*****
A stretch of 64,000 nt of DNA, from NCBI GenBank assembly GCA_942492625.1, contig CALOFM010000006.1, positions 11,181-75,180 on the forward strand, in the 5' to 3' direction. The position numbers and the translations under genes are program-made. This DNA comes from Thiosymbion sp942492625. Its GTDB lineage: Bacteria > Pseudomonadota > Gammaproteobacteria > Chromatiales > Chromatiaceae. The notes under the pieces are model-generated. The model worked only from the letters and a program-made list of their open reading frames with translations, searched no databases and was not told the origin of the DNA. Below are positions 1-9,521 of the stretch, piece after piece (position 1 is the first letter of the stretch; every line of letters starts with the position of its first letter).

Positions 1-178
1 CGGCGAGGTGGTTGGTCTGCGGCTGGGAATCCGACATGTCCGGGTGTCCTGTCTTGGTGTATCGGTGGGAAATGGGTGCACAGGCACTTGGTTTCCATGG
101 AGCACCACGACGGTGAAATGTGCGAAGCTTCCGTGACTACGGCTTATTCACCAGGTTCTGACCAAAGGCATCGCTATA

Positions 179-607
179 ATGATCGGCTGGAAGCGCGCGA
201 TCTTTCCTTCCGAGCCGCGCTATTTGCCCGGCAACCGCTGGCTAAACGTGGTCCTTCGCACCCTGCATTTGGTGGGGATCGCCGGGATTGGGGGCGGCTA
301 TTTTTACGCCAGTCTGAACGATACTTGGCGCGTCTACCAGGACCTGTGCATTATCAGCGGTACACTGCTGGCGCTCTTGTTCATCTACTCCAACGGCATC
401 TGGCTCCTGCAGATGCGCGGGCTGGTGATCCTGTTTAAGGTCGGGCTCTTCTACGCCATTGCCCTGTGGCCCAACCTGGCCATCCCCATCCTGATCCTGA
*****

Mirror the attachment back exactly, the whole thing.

A stretch of 64,000 nt of DNA, from NCBI GenBank assembly GCA_942492625.1, contig CALOFM010000006.1, positions 11,181-75,180 on the forward strand, in the 5' to 3' direction. The position numbers and the translations under genes are program-made. This DNA comes from Thiosymbion sp942492625. Its GTDB lineage: Bacteria > Pseudomonadota > Gammaproteobacteria > Chromatiales > Chromatiaceae. The notes under the pieces are model-generated. The model worked only from the letters and a program-made list of their open reading frames with translations, searched no databases and was not told the origin of the DNA. Below are positions 1-9,521 of the stretch, piece after piece (position 1 is the first letter of the stretch; every line of letters starts with the position of its first letter).

Positions 1-178
1 CGGCGAGGTGGTTGGTCTGCGGCTGGGAATCCGACATGTCCGGGTGTCCTGTCTTGGTGTATCGGTGGGAAATGGGTGCACAGGCACTTGGTTTCCATGG
101 AGCACCACGACGGTGAAATGTGCGAAGCTTCCGTGACTACGGCTTATTCACCAGGTTCTGACCAAAGGCATCGCTATA

Positions 179-607
179 ATGATCGGCTGGAAGCGCGCGA
201 TCTTTCCTTCCGAGCCGCGCTATTTGCCCGGCAACCGCTGGCTAAACGTGGTCCTTCGCACCCTGCATTTGGTGGGGATCGCCGGGATTGGGGGCGGCTA
301 TTTTTACGCCAGTCTGAACGATACTTGGCGCGTCTACCAGGACCTGTGCATTATCAGCGGTACACTGCTGGCGCTCTTGTTCATCTACTCCAACGGCATC
401 TGGCTCCTGCAGATGCGCGGGCTGGTGATCCTGTTTAAGGTCGGGCTCTTCTACGCCATTGCCCTGTGGCCCAACCTGGCCATCCCCATCCTGATCCTGA